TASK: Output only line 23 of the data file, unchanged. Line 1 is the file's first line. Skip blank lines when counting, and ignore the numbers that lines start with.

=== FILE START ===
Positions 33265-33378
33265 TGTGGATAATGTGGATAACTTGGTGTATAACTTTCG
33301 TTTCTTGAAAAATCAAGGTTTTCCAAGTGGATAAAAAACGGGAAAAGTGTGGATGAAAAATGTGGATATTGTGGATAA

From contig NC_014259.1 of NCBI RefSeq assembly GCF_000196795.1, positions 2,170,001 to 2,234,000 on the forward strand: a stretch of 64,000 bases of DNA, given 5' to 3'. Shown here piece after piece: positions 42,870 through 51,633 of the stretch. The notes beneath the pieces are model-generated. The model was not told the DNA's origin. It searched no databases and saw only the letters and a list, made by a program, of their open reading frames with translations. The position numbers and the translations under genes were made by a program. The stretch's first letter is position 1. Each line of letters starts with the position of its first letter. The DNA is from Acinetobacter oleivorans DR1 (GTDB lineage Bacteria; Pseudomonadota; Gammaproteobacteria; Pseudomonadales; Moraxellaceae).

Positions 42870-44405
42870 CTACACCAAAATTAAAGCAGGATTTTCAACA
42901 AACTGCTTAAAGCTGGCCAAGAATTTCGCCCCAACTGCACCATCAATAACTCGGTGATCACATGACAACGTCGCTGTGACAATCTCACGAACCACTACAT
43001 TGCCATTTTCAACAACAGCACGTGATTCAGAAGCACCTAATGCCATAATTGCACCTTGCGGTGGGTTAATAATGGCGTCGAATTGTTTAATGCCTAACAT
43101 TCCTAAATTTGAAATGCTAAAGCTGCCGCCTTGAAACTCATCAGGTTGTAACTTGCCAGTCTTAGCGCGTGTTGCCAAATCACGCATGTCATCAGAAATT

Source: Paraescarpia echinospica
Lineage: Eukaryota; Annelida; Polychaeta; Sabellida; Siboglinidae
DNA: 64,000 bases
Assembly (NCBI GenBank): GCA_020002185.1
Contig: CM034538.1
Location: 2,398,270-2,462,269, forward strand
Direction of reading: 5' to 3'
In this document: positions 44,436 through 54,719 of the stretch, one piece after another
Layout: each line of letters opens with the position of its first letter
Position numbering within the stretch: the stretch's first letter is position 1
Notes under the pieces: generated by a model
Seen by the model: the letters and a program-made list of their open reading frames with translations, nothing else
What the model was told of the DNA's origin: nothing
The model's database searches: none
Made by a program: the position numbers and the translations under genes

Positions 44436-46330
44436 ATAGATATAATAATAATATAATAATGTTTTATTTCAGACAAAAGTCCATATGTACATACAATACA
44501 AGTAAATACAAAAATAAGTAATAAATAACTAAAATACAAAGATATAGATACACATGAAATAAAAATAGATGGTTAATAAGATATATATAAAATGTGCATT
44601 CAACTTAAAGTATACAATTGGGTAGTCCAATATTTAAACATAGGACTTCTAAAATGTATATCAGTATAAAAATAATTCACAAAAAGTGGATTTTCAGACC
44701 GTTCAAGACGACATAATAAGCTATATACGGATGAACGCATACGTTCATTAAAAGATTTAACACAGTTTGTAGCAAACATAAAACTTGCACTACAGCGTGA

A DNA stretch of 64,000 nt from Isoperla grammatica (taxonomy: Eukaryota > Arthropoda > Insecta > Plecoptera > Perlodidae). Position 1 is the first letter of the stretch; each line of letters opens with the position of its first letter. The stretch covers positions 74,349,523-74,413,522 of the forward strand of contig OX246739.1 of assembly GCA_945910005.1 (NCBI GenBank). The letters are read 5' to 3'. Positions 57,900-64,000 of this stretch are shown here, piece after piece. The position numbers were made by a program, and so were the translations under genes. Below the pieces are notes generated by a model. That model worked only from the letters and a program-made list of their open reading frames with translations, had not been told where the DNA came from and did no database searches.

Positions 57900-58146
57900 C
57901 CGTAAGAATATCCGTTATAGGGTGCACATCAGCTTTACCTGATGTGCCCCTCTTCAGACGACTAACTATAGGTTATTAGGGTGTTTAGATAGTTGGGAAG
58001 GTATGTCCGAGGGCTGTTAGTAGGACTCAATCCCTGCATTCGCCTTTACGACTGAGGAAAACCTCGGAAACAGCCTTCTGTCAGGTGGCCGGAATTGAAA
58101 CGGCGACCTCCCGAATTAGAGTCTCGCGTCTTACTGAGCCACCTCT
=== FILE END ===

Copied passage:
The model's database searches: none